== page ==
Lessons in Economic Development

I recently wrote an article on analytical tools useful for economic development.  The article discussed tools such as Location Quotient, fiscal impact and Shift-Share analyses and their importance to economic development.  The complete article can be found at Know it to grow it: The analytical tools of economic development.

The article also included a number of suggestions for economic development plans, lessons I learned in performing and reviewing these analyses.  Though they include examples from the State of Nevada, these lessons are applicable to any location:

Whenever possible, use local resources-Paying a consulting company from out of the region or even out-of-state to conduct an economic development analysis defeats the point of economic development.  The money paid to these consultants goes outside of the region, creating or supporting no local jobs.  While there may have been a lack of competent local consultants in the past; there are now a number of local resources.  Not only do local firms help keep money in the region, they are familiar with the local area, providing a level of expertise not available from non-local firms.

Focus on a smaller area-Nevada’s economy is diverse, with large differences not only from North to South, but also between counties in the same region.  An economic development plan for the entire state is likely to focus mainly on the competitive advantages of Clark County due to its size compared to the rest of the State.  Similarly, focusing on the entire Northern Nevada region may overlook the competitive advantages of smaller counties.  For example, Washoe County, in 2011, had approximately 180,000 employees and its highest employment concentration was on Casino Hotels (33 times more employees in this industry than the national average) and Miscellaneous Manufacturing (with 30 times more employees than national).  Douglas County, its neighbor to the south, had 17,200 employees in 2011, with concentrations in Coffee and Tea Manufacturing (104 times the national average) and Instruments and Related Product Manufacturing (100 times the national average).  Lander County to the west had 3,200 employees but almost 5,000 times the national average in Gold Ore Mining and almost 2,000 times the national average in Chemical and Fertilizer Mineral Mining.  These numbers differ considerably in total employment and comparative advantage, which may not be shown if data for these counties were combined.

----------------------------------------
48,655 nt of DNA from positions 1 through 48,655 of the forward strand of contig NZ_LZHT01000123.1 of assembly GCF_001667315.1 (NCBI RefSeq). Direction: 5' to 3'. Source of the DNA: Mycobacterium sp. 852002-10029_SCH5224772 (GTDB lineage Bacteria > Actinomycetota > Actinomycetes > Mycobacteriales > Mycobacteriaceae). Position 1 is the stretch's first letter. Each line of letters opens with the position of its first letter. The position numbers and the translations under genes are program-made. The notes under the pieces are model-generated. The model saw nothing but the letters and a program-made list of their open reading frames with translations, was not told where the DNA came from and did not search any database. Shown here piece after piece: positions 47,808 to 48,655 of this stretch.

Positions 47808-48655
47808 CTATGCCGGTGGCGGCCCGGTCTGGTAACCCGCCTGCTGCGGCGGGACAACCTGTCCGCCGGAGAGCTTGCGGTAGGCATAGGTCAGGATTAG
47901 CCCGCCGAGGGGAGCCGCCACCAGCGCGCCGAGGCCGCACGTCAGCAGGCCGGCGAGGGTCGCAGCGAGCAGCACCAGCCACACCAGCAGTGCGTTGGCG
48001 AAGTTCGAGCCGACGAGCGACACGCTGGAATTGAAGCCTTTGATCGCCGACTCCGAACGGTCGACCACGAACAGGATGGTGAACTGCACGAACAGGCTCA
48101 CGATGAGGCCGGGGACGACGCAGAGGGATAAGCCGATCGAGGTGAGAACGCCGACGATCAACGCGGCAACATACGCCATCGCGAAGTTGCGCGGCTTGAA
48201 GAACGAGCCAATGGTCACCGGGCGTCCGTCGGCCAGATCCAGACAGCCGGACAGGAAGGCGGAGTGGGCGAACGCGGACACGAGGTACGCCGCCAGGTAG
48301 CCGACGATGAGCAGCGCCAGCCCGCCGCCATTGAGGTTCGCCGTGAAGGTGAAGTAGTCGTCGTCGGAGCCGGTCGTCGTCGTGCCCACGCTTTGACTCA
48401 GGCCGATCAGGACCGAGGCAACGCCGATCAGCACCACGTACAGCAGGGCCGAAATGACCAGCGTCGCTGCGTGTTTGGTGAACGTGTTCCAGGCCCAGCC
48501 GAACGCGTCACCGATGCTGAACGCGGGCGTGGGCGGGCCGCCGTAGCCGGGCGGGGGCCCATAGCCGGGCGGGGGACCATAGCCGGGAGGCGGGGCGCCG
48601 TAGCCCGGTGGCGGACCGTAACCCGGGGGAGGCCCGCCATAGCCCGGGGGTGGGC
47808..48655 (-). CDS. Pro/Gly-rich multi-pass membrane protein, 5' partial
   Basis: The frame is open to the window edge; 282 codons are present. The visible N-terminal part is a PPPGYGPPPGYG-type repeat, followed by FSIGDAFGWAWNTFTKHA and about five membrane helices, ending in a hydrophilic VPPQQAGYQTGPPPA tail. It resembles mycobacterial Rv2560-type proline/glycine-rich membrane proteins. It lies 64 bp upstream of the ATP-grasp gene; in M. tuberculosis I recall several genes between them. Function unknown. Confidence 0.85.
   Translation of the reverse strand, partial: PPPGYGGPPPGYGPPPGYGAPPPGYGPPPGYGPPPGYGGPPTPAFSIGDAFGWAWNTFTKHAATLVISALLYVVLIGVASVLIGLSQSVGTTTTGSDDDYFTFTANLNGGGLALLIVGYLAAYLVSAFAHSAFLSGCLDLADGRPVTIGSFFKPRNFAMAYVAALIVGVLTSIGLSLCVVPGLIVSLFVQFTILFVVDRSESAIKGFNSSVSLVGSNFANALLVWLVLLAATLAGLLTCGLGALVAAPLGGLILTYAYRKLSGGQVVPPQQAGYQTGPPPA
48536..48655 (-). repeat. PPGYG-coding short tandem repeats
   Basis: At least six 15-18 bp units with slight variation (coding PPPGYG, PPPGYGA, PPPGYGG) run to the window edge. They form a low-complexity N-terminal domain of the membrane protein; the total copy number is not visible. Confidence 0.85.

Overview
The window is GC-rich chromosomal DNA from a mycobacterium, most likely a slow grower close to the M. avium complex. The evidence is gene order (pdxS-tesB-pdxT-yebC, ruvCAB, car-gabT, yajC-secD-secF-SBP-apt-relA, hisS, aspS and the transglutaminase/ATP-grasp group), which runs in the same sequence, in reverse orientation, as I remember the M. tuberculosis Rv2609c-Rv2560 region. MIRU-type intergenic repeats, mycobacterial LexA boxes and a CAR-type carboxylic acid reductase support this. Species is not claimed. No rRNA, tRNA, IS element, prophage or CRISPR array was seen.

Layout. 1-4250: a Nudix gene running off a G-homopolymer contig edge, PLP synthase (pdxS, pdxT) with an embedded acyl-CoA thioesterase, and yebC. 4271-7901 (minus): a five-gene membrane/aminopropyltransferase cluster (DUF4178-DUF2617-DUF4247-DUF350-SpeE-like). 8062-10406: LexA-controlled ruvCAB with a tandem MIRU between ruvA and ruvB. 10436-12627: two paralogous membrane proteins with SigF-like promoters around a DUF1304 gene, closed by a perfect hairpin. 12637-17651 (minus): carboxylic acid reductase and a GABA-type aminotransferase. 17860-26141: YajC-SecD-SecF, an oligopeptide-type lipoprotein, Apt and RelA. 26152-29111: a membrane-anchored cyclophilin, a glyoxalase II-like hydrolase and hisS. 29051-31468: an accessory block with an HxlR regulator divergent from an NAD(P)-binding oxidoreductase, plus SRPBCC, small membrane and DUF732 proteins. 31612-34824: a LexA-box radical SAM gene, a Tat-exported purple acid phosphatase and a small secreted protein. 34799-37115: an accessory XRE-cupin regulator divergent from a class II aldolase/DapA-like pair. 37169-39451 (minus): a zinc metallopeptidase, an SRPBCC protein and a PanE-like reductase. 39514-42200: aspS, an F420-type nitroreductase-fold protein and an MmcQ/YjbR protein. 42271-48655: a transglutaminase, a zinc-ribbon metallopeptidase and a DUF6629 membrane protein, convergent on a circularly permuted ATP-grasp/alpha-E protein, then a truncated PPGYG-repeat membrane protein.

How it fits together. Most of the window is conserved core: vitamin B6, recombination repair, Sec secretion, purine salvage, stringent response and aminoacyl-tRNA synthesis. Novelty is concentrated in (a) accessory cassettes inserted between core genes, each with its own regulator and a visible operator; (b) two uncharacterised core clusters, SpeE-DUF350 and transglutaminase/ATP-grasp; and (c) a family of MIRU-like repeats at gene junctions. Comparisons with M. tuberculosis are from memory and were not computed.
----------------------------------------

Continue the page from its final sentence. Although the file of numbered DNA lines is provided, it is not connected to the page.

The more detailed, the better-Industries are defined using the North American Industry Classification System (NAICS).  NAICS codes are available as 2-digit general codes and up to a 6-digit detailed industry code.  Using the detailed codes to analyze industry data provides a better picture of the changes within each major industry sector.  For example, using the 6-digit NAICS code analysis, Washoe County has the highest location quotient in the NAICS code 721120-Casino Hotels, while using the 2-digit code, Washoe County has the highest concentration in NAICS code 49-Transportation and Warehousing.  Using different codes results in different results and whenever possible a more detailed analysis should be conducted.  One must be careful, however, when comparing detailed NAICS data over periods of time since NAICS codes were restructured a number of times in the past, with the latest change in 2012.  It is important that data for each industry is compared to the corresponding industry (not NAICS code if it changed).